The first burger written for the blog to comprise lamb instead of beef as its main ingredient, and one that on paper sounded like a real winner, The Welsh Baaaarger from Kemp Town establishment The Mucky Duck was ultimately a bit of a mixed bag. Described as a ‘lamb, sautéed leek and thyme burger with grilled rarebit on top’ and to be fair, turning up to be exactly that, the end result was something that was a little underwhelming. It looked a bit spartan, the ingredients dwarfed by the seediest bun I’ve ever seen, ill-fitting like an overcoat several sizes too large. The atmospheric lightning didn’t help either; which is why these low-light iPhone shots don’t do the burger any favours either.
As a venue, though, The Mucky Duck is a cosy little pub to while away an unseasonably cold March evening in. On the night of our visit, some of its clientele brandished banjos and exotic-looking dogs (I’m terrible with identifying breeds), lending the place a hipster vibe without any of the pretension that would normally entail. And what’s this? Kirin on tap? It’s been a long time since I came across a pub that serves the tasty premium Japanese beer, and its discovery set my expectations up another notch. My friend ordered the Dragon Stout burger, although no pictures survive before he utterly annihilated it – by all accounts, his was a tasty burger (locally-sourced minced beef marinated in Jamaican Dragon Stout, with onions, smoked bacon, cheddar cheese and a red onion relish). I would soon wish that I had ordered the same.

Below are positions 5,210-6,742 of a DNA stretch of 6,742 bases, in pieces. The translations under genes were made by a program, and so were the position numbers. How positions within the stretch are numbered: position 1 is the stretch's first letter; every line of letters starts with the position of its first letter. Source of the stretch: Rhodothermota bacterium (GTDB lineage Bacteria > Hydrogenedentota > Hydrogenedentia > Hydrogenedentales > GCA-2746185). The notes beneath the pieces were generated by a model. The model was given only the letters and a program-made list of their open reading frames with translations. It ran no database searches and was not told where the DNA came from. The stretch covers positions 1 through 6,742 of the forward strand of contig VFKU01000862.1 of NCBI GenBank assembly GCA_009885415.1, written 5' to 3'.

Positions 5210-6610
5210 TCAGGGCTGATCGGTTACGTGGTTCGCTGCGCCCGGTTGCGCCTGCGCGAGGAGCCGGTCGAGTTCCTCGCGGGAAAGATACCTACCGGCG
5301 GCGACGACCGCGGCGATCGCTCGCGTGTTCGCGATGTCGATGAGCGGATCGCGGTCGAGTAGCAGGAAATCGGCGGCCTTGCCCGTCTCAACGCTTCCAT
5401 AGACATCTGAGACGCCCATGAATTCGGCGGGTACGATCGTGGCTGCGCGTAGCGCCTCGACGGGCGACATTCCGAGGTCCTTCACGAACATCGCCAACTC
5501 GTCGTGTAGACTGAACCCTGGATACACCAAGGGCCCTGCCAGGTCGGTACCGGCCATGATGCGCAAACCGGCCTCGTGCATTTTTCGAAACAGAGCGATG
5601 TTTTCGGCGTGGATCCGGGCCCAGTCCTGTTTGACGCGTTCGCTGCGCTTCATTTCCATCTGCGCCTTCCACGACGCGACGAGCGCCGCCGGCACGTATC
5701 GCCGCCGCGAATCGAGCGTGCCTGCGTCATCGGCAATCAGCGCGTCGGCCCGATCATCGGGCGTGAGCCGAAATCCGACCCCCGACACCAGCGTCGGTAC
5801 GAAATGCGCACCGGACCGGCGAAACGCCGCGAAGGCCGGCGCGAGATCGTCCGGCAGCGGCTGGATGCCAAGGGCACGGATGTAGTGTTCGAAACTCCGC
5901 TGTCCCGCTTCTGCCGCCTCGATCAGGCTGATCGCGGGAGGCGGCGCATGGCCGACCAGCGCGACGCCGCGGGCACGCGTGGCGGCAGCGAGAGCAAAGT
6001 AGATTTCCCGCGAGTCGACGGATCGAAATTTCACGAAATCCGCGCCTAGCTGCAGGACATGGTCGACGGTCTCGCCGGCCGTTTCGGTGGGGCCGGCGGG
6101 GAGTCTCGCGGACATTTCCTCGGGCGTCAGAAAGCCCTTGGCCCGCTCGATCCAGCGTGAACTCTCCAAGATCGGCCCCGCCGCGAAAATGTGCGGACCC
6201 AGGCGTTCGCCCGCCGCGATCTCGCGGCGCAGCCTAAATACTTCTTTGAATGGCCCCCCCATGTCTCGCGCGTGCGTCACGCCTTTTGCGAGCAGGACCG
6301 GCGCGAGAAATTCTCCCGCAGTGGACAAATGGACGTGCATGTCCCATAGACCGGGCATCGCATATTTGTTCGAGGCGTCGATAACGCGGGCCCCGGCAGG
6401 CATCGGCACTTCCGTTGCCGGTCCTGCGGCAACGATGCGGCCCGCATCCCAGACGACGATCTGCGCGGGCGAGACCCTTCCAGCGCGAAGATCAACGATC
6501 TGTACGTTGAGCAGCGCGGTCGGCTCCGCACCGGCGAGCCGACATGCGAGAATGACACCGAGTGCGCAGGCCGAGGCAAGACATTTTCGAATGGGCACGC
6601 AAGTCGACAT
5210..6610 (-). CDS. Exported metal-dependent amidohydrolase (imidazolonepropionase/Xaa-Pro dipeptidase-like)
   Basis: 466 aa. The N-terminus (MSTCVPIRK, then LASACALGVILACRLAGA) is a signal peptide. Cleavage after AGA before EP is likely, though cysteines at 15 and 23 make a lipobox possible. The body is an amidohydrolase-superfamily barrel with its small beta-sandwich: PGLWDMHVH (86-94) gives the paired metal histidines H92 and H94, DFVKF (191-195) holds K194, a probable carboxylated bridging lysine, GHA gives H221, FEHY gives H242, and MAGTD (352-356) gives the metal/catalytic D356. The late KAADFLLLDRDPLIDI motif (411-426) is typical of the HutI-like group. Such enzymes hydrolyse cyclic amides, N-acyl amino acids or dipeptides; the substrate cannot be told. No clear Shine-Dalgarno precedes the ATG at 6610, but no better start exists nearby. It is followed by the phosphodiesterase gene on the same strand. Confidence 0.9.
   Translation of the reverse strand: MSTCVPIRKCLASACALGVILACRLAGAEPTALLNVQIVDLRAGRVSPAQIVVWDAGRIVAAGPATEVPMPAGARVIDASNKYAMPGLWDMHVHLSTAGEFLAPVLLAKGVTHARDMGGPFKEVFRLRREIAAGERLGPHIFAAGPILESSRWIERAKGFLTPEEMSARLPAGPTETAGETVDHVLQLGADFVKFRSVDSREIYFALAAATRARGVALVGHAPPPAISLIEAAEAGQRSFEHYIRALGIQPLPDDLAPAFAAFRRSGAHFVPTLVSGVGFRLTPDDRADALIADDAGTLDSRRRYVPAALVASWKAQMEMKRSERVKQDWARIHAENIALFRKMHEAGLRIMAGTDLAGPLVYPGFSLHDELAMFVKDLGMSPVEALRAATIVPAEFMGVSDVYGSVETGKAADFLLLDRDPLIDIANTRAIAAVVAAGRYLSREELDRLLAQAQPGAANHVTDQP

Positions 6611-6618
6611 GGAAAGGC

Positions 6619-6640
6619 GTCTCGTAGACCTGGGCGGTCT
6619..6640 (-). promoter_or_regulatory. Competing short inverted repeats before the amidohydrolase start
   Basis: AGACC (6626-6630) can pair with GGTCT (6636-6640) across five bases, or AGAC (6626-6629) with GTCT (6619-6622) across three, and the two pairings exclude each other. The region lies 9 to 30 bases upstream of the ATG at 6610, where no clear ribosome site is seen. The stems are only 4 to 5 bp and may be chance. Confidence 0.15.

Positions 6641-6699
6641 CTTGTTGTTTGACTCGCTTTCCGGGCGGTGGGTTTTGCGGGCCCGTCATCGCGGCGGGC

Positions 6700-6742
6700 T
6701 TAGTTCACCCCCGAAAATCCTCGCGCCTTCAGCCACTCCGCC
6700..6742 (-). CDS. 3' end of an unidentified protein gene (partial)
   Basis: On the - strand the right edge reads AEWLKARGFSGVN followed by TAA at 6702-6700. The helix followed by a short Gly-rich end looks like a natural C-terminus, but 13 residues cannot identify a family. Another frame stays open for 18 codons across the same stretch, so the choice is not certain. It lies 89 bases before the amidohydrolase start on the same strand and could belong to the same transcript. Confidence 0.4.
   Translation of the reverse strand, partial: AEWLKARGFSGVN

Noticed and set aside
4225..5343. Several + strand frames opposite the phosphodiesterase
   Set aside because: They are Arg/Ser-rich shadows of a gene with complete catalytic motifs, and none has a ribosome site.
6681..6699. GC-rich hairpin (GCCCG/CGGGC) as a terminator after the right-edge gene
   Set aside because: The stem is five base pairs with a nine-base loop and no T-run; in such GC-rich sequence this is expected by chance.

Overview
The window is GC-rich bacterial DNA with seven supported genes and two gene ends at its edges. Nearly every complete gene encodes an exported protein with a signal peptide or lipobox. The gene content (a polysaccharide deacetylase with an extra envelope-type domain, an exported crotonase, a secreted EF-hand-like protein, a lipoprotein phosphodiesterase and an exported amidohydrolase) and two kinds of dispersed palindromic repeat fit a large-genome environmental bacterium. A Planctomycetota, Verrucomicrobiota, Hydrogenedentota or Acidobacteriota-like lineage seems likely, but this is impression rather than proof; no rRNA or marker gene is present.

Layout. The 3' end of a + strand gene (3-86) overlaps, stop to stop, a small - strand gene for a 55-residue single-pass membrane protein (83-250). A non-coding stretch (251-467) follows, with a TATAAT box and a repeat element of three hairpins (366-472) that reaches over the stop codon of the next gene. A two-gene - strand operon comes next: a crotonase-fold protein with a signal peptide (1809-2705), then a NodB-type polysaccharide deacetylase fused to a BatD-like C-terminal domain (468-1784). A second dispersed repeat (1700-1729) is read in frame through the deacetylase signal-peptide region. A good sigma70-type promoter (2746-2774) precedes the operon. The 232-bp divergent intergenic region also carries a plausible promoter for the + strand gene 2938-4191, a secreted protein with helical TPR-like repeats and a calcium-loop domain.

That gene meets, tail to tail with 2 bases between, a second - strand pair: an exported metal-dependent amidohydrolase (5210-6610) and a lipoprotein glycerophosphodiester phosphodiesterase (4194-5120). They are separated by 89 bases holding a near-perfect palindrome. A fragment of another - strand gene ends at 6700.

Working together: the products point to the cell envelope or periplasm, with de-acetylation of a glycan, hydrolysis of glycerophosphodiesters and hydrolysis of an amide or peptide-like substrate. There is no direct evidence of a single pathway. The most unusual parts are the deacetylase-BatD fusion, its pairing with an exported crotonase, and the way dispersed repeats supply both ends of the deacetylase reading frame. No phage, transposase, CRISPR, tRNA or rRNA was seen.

Initial impressions count, and as mentioned above, The Welsh Baaaarger underwhelmed. Although I enjoyed the jaunty little flag poking out the top of the bun, I was alarmed by just how little ingredients seemed to be hidden in-between all that bread. This was mostly, however, due to the fact that the leeks and thyme were actually inside the patty.
The lamb was indeed pretty flavoursome, flecked with those bits of green that gave it a distinctive taste. The rarebit on top was a squelchy mound of cheesy, mustardy pulp, the consistency of mashed potato. It was tangy and provided a good counterbalance to the meat, but overall it felt like it was out of place in a burger. The biggest drawback with The Welsh Baaaarger is all those seeds in that over-sized bun, which soon resulted in picking them out my teeth with tongue and fingernail long after the meal had ended.
The saving grace of the meal, in truth, were the hand-cut chips that came included in the price and the smoked paprika onion rings, which were ordered separately. The chips were chunky and crispy, without any of the intense stodge lurking within that some homemade chips can suffer from. They were also good and hot – no lukewarm string fries in this meal. The onion rings were exactly as they sound – plenty of batter without overwhelming the taste of the onion inside, and liberally sprinkled with paprika, giving them a mildly spicy kick which worked surprisingly well. A simple addition, maybe, but a worthy one, and good value for the amount you get for the £3 asking fee.
Perhaps I’m being a little harsh on The Mucky Duck. This was a tasty burger, and I’m a big fan of lamb. The addition of the rarebit is an interesting choice, but one which to my eyes doesn’t particularly work. There’s a reason you won’t have seen it elsewhere in your burger.
But burgers are meant to be devoured with your eyes as much as your mouth, and I distinctly remember that little pang of disappointment as the server (a friendly chap who also served us that delicious Kirin) placed it down before me.
Perhaps the Baaaarger would work better with those leeks piled high on top of the lamb, or be better served with that salad on the side of the plate being inside the bun, although I’m aware how considerate it is that it’s up to the customer to decide to put it in there or not. Personally, I’m too lazy for that. Ultimately though, I’d just change up that bun. It’s pretty much all I can remember.
I wish I’d kept that funky little flag though…
Price: £9 (+ £3 for smoked paprika onion rings)
Rating: 3 out of 5